SolarGaps also has good traction. It has more than 400 customers and 17 distributors and has had partnerships from government and real estate investors. SolarGaps also has international attention. It has been awarded by organizations from China, Poland, and Germany for its technology and innovations. SolarGaps has also received an investment from the European Union’s Horizon 2020 program.

Overall, SolarGaps has maintained profitability for multiple years while growing its customer base and receiving industry accolades. The company’s performance has been quite impressive so far, and it looks well-positioned to continue growing.


An investment in SolarGaps comes with a low-to-moderate risk profile. The main area of concern for the company is financial. SolarGaps’ revenue declined by 32.7% between 2019 and 2020. Decreasing revenue is always a warning sign, though this loss can likely be attributed to supply chain disruptions caused by COVID-19. There are also some risks with this funding round’s investment terms. Although the company’s valuation itself is not very high, the revenue multiple is above average. It doesn’t match the company’s performance, which makes it overpriced for investors.

Bearish Outlook

SolarGaps’ revenue decreased from 2019 to 2020. If SolarGaps doesn’t have a clear go-to-market strategy, it might not meet its expected goals, and revenue could suffer further. The company wants to increase its revenue by 587% and achieve $4 million by 2022. This goal seems unrealistic. The company’s lack of a strong marketing and sales team seems to be taking its toll. Without members to target both business-to-business and business-to-consumer customers, SolarGaps will likely struggle to scale its sales and business. Having a strong team is critical for SolarGaps’ success.

Bullish Outlook

Although SolarGaps’ revenue decreased from 2019 to 2020, this is likely due to temporary disruptions caused by COVID-19. With the lockdown being eased and energy demand increasing again, this could be a good time for SolarGaps to bounce back. Solar energy is a growing industry that shows no signs of slowing. In the US, there is a strong push to produce almost half of the country’s electricity using solar energy by 2050. There is also a tax incentive where taxpayers in the US can claim 26% tax credit for units installed between 2020 and 2022. Now seems to be the perfect time to incorporate solar energy into a residence or business.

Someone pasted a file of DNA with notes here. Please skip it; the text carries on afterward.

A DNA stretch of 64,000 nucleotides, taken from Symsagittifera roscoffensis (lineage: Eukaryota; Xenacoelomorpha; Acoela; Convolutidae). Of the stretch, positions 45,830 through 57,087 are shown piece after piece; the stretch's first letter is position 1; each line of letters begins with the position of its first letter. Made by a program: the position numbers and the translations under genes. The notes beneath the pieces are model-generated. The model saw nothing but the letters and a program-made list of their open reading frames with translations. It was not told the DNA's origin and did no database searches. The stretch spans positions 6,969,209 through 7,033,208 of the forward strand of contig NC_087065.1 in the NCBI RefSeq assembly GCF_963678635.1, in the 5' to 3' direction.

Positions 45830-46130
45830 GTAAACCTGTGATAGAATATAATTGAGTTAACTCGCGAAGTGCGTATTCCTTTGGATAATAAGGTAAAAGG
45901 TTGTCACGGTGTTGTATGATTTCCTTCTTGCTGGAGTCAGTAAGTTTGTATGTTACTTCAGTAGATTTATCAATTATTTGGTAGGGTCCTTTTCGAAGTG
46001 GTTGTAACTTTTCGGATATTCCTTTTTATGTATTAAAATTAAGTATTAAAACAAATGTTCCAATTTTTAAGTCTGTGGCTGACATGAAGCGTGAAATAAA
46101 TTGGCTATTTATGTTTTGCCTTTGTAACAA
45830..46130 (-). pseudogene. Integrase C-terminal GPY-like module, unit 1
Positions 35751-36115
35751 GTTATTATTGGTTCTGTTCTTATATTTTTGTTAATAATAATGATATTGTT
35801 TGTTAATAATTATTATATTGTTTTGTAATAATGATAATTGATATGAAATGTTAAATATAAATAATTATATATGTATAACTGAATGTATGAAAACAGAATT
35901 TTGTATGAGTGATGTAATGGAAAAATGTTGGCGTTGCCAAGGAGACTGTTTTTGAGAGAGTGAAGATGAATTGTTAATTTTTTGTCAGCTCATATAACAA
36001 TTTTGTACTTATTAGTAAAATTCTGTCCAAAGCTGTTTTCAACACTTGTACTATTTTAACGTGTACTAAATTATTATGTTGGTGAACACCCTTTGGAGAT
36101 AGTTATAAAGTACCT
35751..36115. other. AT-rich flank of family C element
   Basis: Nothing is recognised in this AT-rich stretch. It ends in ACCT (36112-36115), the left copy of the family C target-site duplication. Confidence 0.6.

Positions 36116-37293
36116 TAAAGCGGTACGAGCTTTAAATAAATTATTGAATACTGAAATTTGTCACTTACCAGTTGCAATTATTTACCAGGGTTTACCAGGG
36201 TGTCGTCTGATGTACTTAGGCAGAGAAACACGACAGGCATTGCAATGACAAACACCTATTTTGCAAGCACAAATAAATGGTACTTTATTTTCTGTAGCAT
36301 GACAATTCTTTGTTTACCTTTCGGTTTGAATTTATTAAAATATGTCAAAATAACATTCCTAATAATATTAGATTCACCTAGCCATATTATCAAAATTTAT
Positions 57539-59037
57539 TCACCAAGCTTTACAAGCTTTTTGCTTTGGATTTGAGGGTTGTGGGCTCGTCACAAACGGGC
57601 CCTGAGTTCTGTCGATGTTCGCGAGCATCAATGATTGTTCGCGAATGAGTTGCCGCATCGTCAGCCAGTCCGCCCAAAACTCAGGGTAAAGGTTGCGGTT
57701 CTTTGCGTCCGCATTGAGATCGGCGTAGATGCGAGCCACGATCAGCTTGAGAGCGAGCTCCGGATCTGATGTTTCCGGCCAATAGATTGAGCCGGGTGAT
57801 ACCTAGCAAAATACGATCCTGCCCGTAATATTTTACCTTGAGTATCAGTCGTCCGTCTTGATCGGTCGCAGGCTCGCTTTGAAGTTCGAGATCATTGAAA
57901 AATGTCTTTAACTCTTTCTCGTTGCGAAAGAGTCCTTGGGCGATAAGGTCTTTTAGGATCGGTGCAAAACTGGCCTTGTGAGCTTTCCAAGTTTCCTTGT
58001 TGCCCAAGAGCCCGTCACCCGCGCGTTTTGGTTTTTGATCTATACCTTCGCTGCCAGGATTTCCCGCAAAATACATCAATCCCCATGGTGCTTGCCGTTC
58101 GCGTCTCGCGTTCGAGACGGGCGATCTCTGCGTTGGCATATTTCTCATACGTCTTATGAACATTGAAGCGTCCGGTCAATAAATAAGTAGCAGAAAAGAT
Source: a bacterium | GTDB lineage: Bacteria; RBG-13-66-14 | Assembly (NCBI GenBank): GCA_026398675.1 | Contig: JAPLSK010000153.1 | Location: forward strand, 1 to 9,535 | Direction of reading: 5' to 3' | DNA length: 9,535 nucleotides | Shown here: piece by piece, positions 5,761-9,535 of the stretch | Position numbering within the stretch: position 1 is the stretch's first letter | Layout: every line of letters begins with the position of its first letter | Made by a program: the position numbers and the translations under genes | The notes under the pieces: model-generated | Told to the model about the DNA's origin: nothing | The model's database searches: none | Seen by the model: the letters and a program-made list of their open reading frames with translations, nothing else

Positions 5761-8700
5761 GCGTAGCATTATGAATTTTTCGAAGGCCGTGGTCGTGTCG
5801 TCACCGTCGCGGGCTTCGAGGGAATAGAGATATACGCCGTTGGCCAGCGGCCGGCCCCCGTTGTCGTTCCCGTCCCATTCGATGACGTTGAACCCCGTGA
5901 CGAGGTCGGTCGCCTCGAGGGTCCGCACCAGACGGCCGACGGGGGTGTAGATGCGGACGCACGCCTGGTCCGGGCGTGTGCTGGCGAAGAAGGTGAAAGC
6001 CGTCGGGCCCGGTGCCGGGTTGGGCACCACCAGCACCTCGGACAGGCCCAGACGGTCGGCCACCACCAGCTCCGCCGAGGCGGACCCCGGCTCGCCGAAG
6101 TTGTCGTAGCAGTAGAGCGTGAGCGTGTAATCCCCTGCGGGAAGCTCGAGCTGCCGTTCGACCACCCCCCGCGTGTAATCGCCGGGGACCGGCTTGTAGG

As a company, SolarGaps is profitable and operating with a margin of more than 40%. Most startups raising capital operate at a negative income loss. A deep technology company like SolarGaps having a medium margin is a good sign that it can stay profitable in the future. SolarGaps also has partnerships with enterprises and hotels in different parts of the world, which means it is gaining attention worldwide. The company has also won multiple international awards and been mentioned on TechCrunch, which further adds to the company’s value. 

Executive Summary

SolarGaps is a deep technology startup manufacturing solar panel window blinds that can generate and store electricity. The company’s blinds are easy to install, can be controlled remotely by a smartphone, and automatically adjust their angles for optimal sunlight exposure. SolarGaps’ team lacks a few main roles, especially in marketing and sales, and the founders don’t seem to have a lot of executive or industry experience. The company’s revenue also decreased by 32.7% between 2019 and 2020. 

Despite these downsides, SolarGaps is operating in a growing market where the demand for renewable energy is rising. The company also has good traction. So far, it has had more than 400 customers, and it’s received a lot of international attention as being the first solar blinds company. Although SolarGaps’ revenue decreased recently, the company has maintained profitability. It is rare for startups to not operate on a loss, and it shows that SolarGaps has excellent operating efficiency. SolarGaps’ technology is simple but innovative and disruptive. The company has also developed a healthy defensive moat with three patents. It also appears to be the first solar window blinds company currently in operation. Therefore, SolarGaps has been rated a Deal To Watch.

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Analysis written by Yasmin Sharbaf, December 6, 2021.

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SolarGaps on Wefunder 2021
Platform: Wefunder
Security Type: SAFE
Valuation: $13,000,000